Hardware: the Supermarine Spitfireillustration from a postcard collection - more here
The Supermarine Spitfire hit the drawing board in 1934 and was based on an earlier 1925 design by the designer Reginald Mitchell. By the time of the Munich Crisis in 1938, five Spitfires had been manufactured and Mitchell, after an illness and pushing himself to the limit, was already dead. He died in 1937 at the age of forty-two. When England went to war on September 3, 1939, 2,160 Spitfires were on order. Luckily, by 1940, enough had been made to make victory in the Battle of Britain a reality.
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The early Spifires had a two blade prop and were inferior in some aspects of performance to their opposition. Over the next few years the plane was developed consistently. It ended up with a five blade prop, a top speed of 448 mph at 26,000 feet and a service ceiling of 44,500 feet and a range of 850 miles. The engine started out as a Rolls Royce Merlin and ended up as Rolls Royce Griffon 65, which produced 2,050 HP with the aid of a supercharger.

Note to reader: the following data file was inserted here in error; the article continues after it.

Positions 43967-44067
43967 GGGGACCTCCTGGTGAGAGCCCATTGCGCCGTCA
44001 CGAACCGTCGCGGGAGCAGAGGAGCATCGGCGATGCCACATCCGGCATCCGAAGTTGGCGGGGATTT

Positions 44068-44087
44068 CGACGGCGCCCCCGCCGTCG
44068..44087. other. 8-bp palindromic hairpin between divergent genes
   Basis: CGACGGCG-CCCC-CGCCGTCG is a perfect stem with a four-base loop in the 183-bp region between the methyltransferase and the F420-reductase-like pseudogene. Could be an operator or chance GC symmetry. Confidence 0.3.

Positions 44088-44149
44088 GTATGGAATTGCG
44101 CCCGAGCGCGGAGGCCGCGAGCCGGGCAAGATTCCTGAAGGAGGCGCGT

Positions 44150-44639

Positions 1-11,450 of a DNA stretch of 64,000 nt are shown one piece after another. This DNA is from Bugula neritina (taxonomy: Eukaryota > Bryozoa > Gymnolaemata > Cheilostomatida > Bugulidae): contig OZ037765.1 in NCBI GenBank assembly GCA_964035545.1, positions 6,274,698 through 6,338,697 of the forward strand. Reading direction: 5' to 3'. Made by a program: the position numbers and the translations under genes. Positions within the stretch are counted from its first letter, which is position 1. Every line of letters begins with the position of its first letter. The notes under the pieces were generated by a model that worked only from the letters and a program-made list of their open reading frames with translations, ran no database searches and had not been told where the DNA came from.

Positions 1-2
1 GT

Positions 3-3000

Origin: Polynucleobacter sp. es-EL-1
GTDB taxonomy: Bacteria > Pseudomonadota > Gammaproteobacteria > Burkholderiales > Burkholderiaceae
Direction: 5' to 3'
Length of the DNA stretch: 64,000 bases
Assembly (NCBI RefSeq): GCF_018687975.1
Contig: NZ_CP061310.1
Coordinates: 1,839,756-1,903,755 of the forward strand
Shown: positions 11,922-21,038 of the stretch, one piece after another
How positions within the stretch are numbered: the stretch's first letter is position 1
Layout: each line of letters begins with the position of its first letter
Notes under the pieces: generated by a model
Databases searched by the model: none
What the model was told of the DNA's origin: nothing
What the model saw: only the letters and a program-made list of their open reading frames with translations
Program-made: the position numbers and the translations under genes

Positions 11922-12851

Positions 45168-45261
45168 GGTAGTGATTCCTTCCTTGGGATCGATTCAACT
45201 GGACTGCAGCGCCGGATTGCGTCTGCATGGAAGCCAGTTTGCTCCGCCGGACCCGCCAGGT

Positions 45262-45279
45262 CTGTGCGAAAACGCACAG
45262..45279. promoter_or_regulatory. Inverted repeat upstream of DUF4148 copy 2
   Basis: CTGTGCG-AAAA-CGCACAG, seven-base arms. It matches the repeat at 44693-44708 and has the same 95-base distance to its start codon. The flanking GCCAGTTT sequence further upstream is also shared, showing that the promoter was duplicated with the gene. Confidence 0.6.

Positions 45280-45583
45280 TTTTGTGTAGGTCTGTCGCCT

One of the problems of the wartime years was getting enough pilots. The problem was partly solved by giving pilots only very basic training and hoping for the best. Luckily, the Spitfire was a nice plane to fly and land even though the more powerful Griffon engined version could be a bit of a beast to get off the ground for the heavy-handed.
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